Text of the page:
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What are the Proper Breathing Techniques for Swimming?

What are the Proper Breathing Techniques for Swimming?

Whether you’re an athletic swimmer or simply enjoy swimming for fun, you’re probably keen on mastering the basic swimming strokes—namely the freestyle, butterfly, breaststroke, and backstroke. When learning these swimming techniques, proper breathing is crucial to maintaining smooth strokes and good body positioning.

Even if you have the best pair of swimming goggles and swimsuit on, it would be very difficult to last in the water or set good swim times if you don’t know how to breathe properly.

Without further ado, let’s learn about the proper breathing techniques for each type of swimming stroke so that you can focus on improving your speed and form—especially if you’re interested in training for a triathlon.

Swimming Breathing Techniques

young boy breathing while doing the freestyle

Treading Water

female swimmer treading water

Treading water is usually the first thing you’ll learn at swimming lessons. It’s not an actual swimming stroke that helps you move, but instead helps you stay vertically afloat when you’re stuck in the water for a period of time.

As a potentially life-saving technique, it’s important that you learn to conserve energy and stay calm when treading water. Practice rhythmic breathing and let it normalize your heartbeat. When your head is comfortably above water, take the opportunity to take deep, even breaths.

Treading water will help regulate your breathing, increase your energy efficiency, and maintain your position for much longer. You’ll know that you’re doing it right when you’re barely bobbing up and down the water, and your torso is motionless while your leg and arm movements (together or alternately) keep you afloat.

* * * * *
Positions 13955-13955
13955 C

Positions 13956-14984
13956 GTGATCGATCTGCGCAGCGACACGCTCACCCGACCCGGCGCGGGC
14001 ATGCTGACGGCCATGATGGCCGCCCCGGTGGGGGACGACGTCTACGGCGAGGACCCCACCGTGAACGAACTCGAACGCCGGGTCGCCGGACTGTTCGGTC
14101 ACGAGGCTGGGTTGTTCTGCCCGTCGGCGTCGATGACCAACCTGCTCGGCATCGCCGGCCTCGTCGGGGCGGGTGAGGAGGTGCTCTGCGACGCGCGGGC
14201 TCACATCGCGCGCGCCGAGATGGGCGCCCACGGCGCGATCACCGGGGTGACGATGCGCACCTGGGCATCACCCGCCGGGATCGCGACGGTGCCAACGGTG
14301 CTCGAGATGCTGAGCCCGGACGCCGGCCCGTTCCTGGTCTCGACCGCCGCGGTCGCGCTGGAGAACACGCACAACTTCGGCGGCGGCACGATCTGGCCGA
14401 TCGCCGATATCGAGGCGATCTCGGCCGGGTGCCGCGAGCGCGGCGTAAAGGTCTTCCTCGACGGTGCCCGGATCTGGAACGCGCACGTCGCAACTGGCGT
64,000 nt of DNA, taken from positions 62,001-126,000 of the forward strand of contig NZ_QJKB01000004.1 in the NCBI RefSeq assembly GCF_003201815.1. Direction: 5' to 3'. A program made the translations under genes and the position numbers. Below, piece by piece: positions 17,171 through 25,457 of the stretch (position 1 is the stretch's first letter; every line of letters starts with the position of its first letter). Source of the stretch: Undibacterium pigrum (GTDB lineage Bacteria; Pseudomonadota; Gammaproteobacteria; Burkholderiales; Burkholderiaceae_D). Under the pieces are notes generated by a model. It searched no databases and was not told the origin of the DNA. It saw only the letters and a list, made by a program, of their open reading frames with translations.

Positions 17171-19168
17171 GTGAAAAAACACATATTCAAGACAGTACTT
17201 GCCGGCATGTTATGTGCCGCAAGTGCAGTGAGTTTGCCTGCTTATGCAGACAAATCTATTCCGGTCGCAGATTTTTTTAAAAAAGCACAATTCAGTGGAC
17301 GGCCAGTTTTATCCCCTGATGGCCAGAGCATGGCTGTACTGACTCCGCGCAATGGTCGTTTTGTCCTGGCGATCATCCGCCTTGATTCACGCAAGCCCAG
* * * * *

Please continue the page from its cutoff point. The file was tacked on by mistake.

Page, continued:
Breaststroke

female swimmer doing the breaststrok

The breaststroke swimming technique is one of the most popular swimming strokes. It’s also the most comfortable, as you don’t have to lift your arms out of the water. You swim in a prone position and use both your arms to make short and synchronous half-circular movements underwater to move your body forward. The legs also move synchronously and do whip kicks (breaststroke kicking) to add power to each breaststroke.

It’s fairly easy to remember when to breathe while swimming the breaststroke technique, thanks to the natural body lift that occurs with each stroke. Inhale as your sweep ends and your body allows your head to lift above the water—but just high enough for the mouth to be clear of water so you don’t create too much frontal resistance.

Many make the mistake of not exhaling during the glide phase, which rushes the breathing process and forces you to use an explosive breathing technique. Although it is a valid breathing technique, it is only used for competitions and is not usually recommended if you’re a recreational swimmer looking to use less energy and improve your breaststroke.

Freestyle/Front Crawl

female swimmer doing freestyle stroke